Boston Globe's Scores

For 5,571 reviews, this publication has graded:
  • 55% higher than the average critic
  • 2% same as the average critic
  • 43% lower than the average critic
On average, this publication grades 0.7 points higher than other critics. (0-100 point scale)
Average Movie review score: 63
Highest review score: 100 No End in Sight
Lowest review score: 0 P2
Score distribution:
5571 movie reviews
    • 68 Metascore
    • 88 Reviewed by
      Ty Burr
    One of the most enjoyable movies I've seen lately, but it has a biting knowledge of that which history gives and history takes away.
    • 81 Metascore
    • 88 Reviewed by
      Ty Burr
    It’s all as entertaining as it is outlandish.
  1. Even when its wires are showing, the movie's soul is always evident.
  2. Oasis is that rare miraculous whirlwind romance that moves from attempted rape to reverence without kicking up a lot of dust.
  3. We have lots of terminology for what happens when two male stars appear to have the platonic hots for each other. The genre is called bromance. The feelings are bromantic. The orientation is bromosexuality. What Jonah Hill and Channing Tatum have in 21 Jump Street scrambles, transcends, and explodes all of that.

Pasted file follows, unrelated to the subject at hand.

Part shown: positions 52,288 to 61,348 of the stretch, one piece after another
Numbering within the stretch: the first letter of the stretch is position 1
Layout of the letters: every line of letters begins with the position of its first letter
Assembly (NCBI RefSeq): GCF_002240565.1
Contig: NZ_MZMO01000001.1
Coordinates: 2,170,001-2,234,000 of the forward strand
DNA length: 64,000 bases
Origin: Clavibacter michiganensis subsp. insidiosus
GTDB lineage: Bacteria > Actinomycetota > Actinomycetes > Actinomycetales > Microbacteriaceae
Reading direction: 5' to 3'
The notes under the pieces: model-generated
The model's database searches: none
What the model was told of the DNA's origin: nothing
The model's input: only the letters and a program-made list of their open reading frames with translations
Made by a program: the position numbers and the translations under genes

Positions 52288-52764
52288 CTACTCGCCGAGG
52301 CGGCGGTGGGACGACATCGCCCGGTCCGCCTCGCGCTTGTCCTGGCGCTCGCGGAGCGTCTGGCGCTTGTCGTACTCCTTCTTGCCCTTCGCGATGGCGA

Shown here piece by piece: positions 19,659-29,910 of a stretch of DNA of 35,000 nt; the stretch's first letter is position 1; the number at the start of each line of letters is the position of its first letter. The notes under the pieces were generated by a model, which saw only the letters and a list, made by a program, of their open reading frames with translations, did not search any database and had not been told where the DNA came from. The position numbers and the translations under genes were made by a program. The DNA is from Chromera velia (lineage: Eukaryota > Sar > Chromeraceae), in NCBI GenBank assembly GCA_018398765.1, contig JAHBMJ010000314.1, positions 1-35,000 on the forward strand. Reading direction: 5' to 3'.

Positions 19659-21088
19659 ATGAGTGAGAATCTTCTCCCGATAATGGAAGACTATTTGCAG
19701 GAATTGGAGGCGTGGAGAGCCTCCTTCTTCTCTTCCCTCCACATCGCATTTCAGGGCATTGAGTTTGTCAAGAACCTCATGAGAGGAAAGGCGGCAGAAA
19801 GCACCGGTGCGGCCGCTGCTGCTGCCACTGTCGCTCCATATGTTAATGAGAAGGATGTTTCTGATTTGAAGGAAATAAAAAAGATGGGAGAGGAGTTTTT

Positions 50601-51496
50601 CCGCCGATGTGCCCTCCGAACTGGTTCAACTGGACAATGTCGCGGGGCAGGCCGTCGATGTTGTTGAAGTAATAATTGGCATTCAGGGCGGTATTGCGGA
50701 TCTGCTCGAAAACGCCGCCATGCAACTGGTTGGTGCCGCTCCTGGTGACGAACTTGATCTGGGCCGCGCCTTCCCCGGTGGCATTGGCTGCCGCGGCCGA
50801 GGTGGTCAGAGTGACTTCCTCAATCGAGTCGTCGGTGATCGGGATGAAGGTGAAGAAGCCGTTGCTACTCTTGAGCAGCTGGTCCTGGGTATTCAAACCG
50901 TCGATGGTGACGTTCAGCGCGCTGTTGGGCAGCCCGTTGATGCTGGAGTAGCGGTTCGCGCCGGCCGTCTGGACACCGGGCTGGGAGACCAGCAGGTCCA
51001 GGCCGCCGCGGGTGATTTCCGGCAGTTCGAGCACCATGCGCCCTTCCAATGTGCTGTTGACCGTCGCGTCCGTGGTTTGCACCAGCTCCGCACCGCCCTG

• 77 Metascore
    • 88 Reviewed by
      Ty Burr
    Tommy Lee Jones makes his feature directing debut here, and the film is as weathered, subtle, and sympathetic as the actor's own face.
  4. Alonso sustains an atmosphere of otherworldly immanence in a vivid setting, with a style involving long takes with characters posed as if in tableaux vivants.
  5. Awash in strangeness, a poem that details what it's like to be 13 at the end of a millennium.
    • 84 Metascore
    • 88 Reviewed by
      Ty Burr
    Maddin's Winnipeg is a rich, funky, funny stew of fears and desires, of mangled civic chronology mashed up with hothouse private emotions. This is a secret history, and it's a wonder.
    • 72 Metascore
    • 88 Reviewed by
      Ty Burr
    There are the serious Coen brothers movies, like “No Country for Old Men” and, um, “A Serious Man,” and there are the not-so-serious ones. Hail, Caesar! is the opposite of their serious ones, and it is delightful.